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    Home > Active Ingredient News > Urinary System > Focus on the "chicken and egg problem" - the relationship between kidney stones and recurrent urinary tract infections

    Focus on the "chicken and egg problem" - the relationship between kidney stones and recurrent urinary tract infections

    • Last Update: 2023-02-03
    • Source: Internet
    • Author: User
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     Who is the cause and who is the effect? As with the chicken-egg problem, the relationship between kidney stones (KSD) and urinary tract infections (UTIs) remains unclear

    Research background

    Infectious stones (magnesium ammonium phosphate, also known as struvolithiasis), account for 10-15% of urinary tract stones, and persistent UTIs caused by urease-producing bacteria are one of
    the key causes.
    Recent studies have reported that non-urea-producing bacteria such as E.
    coli may also act on the occurrence and growth
    of non-infectious stones.
    But what kind of association there is between UTIs and KSD remains to be assessed

    To explore the association between the two and confirm the hypothesis that KSD treatment is an effective solution for recurrent urinary tract infections (rUTI), the Italian research team screened and included 17 relevant articles
    based on systematic reviews and meta-analysis prioritised reporting entries (PRISMA) statements.
    The results of this review are as follows:

    The study showed the

    relationship between UTI and KSD

    The concomitant relationship between UTI and KSD has been largely proven
    As early as 1989, Hugosson et al.
    showed that the risk of
    UTI could be permanently reduced by aggressive stone interventions.
    A study of 1325 patients with KSD showed that after 7 years of follow-up, the positive rate of urine culture in patients with KSD was 28%, much higher than that in healthy people, and patients with UTI were more likely to undergo surgical intervention
    The proportion of patients with KSD with UTI ranged from 18.
    7% to 36%, and the risk of stone UTI varied by component, with calcium oxalate, uric acid stones, or calcium oxalate mixed with calcium phosphate and magnesium ammonium phosphate having a higher
    risk of UTI.
    Not only struvite, but almost all chemical components of KSD are associated
    with UTI.
    In addition, one retrospective study showed that the prevalence of urolithiasis was higher in UTI patients than in the general population, and the presence of urinary tract stones was associated with
    poorer clinical outcomes.
    This is similar to the findings of Yilmaz et al.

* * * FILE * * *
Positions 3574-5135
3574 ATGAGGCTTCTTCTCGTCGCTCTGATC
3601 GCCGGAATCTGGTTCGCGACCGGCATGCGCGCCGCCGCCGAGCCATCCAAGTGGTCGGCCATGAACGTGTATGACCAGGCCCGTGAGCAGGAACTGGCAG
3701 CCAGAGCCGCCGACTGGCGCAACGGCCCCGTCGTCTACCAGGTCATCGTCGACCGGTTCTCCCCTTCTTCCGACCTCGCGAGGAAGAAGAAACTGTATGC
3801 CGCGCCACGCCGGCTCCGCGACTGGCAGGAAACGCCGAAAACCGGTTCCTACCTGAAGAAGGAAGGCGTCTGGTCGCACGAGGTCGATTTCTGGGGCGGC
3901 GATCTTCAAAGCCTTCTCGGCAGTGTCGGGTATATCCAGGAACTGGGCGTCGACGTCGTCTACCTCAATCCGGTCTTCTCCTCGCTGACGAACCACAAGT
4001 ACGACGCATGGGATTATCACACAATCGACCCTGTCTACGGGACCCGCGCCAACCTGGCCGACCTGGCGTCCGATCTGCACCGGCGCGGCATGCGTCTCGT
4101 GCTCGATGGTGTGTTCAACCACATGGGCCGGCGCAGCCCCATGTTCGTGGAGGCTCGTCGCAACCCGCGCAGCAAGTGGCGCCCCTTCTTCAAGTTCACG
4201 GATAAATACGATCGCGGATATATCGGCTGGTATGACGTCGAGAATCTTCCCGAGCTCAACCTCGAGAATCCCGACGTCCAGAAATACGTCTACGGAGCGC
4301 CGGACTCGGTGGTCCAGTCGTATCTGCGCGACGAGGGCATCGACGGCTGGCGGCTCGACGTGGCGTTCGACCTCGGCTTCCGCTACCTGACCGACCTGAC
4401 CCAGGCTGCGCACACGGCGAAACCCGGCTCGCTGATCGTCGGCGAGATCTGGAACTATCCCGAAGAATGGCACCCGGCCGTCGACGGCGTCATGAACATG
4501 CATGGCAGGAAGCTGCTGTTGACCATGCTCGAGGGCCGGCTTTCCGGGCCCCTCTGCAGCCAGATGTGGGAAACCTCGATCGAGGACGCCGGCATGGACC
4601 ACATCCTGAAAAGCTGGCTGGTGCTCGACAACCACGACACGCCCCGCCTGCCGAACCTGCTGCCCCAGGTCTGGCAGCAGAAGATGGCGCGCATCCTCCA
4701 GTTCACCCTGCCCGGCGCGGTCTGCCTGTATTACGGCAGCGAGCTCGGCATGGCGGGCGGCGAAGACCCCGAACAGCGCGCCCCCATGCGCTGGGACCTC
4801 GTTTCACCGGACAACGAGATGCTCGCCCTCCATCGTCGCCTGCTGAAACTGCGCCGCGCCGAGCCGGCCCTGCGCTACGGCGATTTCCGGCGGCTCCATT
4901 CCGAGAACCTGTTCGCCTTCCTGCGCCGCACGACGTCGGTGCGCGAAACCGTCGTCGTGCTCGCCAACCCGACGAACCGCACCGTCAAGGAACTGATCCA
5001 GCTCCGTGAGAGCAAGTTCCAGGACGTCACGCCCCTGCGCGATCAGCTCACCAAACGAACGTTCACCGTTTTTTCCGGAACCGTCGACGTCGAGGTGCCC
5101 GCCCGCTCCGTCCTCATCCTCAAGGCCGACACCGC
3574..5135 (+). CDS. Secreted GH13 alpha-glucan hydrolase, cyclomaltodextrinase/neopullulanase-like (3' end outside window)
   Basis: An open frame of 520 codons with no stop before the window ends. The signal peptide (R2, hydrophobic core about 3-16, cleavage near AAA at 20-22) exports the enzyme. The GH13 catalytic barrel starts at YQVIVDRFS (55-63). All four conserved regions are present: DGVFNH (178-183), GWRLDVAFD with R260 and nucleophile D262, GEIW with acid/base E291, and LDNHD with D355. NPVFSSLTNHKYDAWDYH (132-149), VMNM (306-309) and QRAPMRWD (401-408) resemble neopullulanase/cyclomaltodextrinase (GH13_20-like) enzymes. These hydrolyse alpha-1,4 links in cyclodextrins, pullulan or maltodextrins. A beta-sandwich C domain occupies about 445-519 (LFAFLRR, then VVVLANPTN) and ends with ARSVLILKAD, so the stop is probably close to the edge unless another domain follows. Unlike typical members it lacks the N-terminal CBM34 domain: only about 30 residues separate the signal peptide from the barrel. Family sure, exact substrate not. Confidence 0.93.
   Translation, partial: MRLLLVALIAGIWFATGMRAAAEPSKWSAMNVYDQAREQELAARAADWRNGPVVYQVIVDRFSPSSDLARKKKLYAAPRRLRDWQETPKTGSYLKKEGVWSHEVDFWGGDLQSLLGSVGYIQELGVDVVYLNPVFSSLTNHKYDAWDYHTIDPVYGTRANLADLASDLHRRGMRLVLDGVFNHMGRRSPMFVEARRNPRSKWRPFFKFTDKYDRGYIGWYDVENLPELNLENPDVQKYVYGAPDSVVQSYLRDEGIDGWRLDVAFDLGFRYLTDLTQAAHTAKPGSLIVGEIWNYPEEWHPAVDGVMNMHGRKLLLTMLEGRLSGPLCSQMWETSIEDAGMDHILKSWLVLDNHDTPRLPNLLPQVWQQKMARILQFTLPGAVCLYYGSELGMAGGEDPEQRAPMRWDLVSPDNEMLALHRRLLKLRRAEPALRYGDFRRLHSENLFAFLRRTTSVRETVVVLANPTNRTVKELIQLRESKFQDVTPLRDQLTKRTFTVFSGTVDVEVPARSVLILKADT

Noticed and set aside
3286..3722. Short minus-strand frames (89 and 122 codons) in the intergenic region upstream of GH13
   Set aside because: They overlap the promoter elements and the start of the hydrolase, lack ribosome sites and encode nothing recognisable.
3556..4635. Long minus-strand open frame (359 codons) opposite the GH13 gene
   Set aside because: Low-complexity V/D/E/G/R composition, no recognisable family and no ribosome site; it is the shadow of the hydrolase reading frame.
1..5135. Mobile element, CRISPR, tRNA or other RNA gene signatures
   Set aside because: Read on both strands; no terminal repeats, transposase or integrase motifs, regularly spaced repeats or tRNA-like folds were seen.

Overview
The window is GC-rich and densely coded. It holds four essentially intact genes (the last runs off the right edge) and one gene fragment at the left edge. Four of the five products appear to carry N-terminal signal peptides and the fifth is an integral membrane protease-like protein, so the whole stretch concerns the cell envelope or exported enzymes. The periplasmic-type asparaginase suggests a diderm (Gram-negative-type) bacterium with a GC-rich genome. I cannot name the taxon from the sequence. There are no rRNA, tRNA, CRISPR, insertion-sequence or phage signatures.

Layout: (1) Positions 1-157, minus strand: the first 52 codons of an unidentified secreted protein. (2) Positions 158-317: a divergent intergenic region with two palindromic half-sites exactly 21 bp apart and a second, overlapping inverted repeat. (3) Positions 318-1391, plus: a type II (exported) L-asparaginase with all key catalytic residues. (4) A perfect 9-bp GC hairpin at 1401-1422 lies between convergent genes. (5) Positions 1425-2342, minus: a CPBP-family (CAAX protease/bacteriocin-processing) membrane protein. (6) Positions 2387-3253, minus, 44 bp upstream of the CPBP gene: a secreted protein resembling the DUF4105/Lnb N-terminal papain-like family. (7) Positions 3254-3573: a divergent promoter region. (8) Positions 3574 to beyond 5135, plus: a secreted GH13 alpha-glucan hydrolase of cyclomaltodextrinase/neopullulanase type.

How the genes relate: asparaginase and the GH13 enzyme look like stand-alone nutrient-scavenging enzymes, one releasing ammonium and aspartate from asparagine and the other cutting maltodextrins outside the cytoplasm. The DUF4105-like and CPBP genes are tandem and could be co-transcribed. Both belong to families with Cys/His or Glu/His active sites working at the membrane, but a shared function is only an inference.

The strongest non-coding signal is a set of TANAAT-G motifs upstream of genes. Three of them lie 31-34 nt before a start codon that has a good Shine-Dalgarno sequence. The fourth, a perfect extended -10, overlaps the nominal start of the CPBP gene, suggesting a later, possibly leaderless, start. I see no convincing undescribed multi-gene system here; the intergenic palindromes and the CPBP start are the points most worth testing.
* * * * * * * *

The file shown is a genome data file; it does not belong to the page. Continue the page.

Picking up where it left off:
, which found that urinary tract stones may increase the risk of

    Eradication of stones may be treatable for UTIs

    Recent literature has found that surgical radical treatment of KSD can help reduce the bacterial burden and thus achieve the effect
    of treating rUTI and/or bacteriuria.
    The link between the two is significantly related
    regardless of the type of surgery ureteroscopic lithotomy (URS), percutaneous nephrolithotriptomy (PCNL), or extracorporeal shock wave lithotripsy (ESWL).

    Table 1 KSD intervention modalities and UTI results

    The results of a prospective cohort study in the UK showed that stone clearance (SFR) and infection clearance (IFR) at 3, 6, and 12 months postoperative in patients treated with URS were 96% vs 88%, 90% vs 86%, and 82% vs 71% (P<0.
    001<b10>), respectively, indicating a strong association between SFR and IFR.
    Agarwal et al.
    believe that the only significant difference between patients with KSD who develop rUTI and those who do not after surgical intervention is the presence of residual stones
    Recurrence of postoperative urinary tract infection is associated with stone recurrence, but it is important to note that rUTI is also associated with
    other risk factors such as indwelling catheters or intermittent catheterization, diabetes, hypertension, etc.

    The role of bacteria in stone formation and growth

    With the development of in vitro studies, the latest evidence suggests that bacterial strains may play an important role
    in the formation and growth of KSD.
    For example, struvite formation is associated with Proteus, Staphylococcus, Pseudomonas, Providencia, Klebsiella, and Serratia, while stones other than struvite infection are mainly induced
    by Escherichia coli and enterococci.
    These findings help to elucidate the pathogenesis of KSD and provide reference for its prevention and treatment

    Conclusion of the study

    The study shows that UTI and KSD coexist with each other and are causal to
    each other.
    Patients with KSD should be advised to aggressively control infection by stone removal, particularly if
    the patient has a recurrent UTI or has other risk factors not related to the chemical composition of the stone.
    To prevent further onset of UTI, stone cultures can be obtained if available to allow effective, targeted antibiotic therapy


    Ripa F, Pietropaolo A, Montanari E, Hameed BMZ, Gauhar V, Somani BK.
    Association of Kidney Stones and Recurrent UTIs: the Chicken and Egg Situation.
    A Systematic Review of Literature.
    Curr Urol Rep.
    2022 Sep; 23(9):165-174.
    doi: 10.
    Epub 2022 Jul 25.
    PMID: 35877059; PMCID: PMC9492590.

    Editor: Gardenia Reviewed: Gardenia Executive: Gardenia

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